PERSONAL REFLECTIONS ON
The Sandlot is not a 'great' picture if by 'greatness' you mean something revolutionary or innovative like Citizen Kane or Seven Samurai. If by 'greatness' you mean emotionally moving and even beautiful, then I have no problem calling The Sandlot a masterpiece. It hits me on the same level as Casablanca hits me.
Bet that's a comparison you've never heard before.
However, just as I am brought to tears by Rick & Ilsa's farewell, I am also moved to smiles and laughter at the hijinks of our group of regular kids during one special summer.
There are many reasons why various people love The Sandlot. Some hold it dear for the nostalgia it evokes, a time when they were kids and the greatest crisis they faced was getting the ball that flew over the fence. For others, it is is the sport of baseball itself, the joy it first inspired in them to follow and/or play this most magnificent of games.
I can only say that for myself, The Sandlot holds a special place in my heart for one reason.
I Am Smalls, oversized cap, buttoned-up shirt and all.
Scotty Smalls and I have so much in common.
We both are more academically than athletically inclined.
We both have fraught relationships with our fathers/father-figures.
We both yearn to fit in but struggle with being part of the group.
We both have poor knowledge of Yankee legends.
Smalls more than anything wants to fit in with all the other boys playing out in the sandlot, but it is clear he has no knowledge or skill in sport or socializing; his only attribute is heart. If one remembers, the other boys save one had the same reaction to Smalls' first bungled attempts to be like them: laughter and contempt. They really wanted nothing to do with him.
Believe me, I've been there.
I Am the Original Last Boy Picked.
I would say that my experiences were more horrific than Smalls, which I will share with you in the hopes you don't laugh.
In elementary and middle school P.E., the coaches would pick certain students to form teams. It was already humiliating enough getting chosen last, but there were moments that to my eight to twelve-year-old mind, were more ghastly.
There was the time they picked someone with a broken arm over me.
There was the time when, after I was the last one left and they had to take me, the other 'teammates' groaned, loudly, at my inclusion.
While I cannot remember if this was the same incident or a different one, I remember when the others ran up to the coach and begged him to move me.
Things like that eventually eat at one until their perceptions of you becomes your perception of you. I soon internalized those views until I could barely tolerate myself.
If one thought that such things ended after high school, think again. Even into my twenties, the 'cool kids' still made it clear I wasn't 'one of them'. My then-church began a softball team and invited people to tryouts. I bought a glove, did my best, and was not only not called back, I just wasn't called, but I was encouraged to support them team financially.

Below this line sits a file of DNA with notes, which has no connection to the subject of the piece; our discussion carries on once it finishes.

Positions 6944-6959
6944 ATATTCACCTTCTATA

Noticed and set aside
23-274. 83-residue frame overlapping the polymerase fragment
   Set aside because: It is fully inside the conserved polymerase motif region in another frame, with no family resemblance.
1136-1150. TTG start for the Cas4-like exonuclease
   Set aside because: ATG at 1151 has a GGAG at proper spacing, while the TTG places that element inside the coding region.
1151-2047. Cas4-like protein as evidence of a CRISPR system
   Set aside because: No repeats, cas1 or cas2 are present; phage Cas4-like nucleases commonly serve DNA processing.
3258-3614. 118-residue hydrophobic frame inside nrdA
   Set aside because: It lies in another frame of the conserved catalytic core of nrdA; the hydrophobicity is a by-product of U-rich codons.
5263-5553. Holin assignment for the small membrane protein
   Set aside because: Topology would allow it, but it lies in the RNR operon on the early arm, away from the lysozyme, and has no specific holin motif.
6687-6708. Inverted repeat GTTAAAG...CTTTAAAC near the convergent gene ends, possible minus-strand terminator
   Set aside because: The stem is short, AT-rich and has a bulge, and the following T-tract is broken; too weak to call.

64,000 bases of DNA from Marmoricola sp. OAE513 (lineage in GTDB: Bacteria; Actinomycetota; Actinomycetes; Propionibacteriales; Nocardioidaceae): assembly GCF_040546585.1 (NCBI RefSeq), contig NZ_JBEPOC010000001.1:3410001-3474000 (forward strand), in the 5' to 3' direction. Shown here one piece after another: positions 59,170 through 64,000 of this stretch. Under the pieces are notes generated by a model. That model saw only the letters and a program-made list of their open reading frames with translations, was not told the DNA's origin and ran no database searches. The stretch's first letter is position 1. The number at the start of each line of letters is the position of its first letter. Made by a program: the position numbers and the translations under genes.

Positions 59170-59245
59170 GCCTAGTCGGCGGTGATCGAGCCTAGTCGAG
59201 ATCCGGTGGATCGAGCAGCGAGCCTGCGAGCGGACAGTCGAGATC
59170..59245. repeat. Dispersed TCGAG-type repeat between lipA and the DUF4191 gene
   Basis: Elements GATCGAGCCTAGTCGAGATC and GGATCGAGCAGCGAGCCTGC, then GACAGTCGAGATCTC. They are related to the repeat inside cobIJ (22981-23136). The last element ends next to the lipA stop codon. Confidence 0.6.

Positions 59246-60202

The knowledge that they proclaimed the love and acceptance of God but wouldn't extend that same love and acceptance to me is something I still think on.
Bless single parents, fathers and mothers. They do an extremely difficult job, the work of two. I love my mother, but try as she might, she could never be the father I needed. She's the type to cry at Douglas Sirk films, the kind of woman who is puzzled as to why I'd get irritated at Hour Three of shopping and who is flustered at my inability to declare whether the seventh turquoise blouse she's tried on is nicer than the fourth jade blouse she's tried on.
In short, she is too much of a woman to be a father.
How could a woman who, while aware of who The Great Bambino is, really does still think his name is "Baby Ruth" really be a guide into the Wide World of Sports?
I went to Yankee Stadium for the first time in 1997. Before going in to see the Yankees/Blue Jays game, my cousins and I stopped at a Yankee shop nearby (my memory says it was across the street). As I looked around, I saw one player dominate the merchandising: pictures, posters, cards, shirts and all other type of paraphernalia.
After marveling at all this for a few moments, I said out loud to no in particular, "Gee, I guess this 'Derek Jeter' must be pretty good!"
In my defense, I never watched sports and never pretended to know who any of the players were.
Benny to a point does have an ulterior motive in bringing Smalls in: with Smalls, he now has that ninth player to make a full team. As such, he can now devote himself more fully to his great passion. After all, for the rest of them, baseball was just a game. For Benjamin Franklin Rodriguez, baseball was life.
However, I think Benny saw in Smalls something the others didn't: a shy, socially awkward boy who really wanted friends. Benny was the only one who didn't laugh at how clumsy and uncoordinated Smalls was. He instead opted for a different route which most people, certainly more kids, don't take: he served as mentor, guiding Smalls and showing him how things work. He also showed him genuine kindness, never judging him for his lack of skills or knowledge.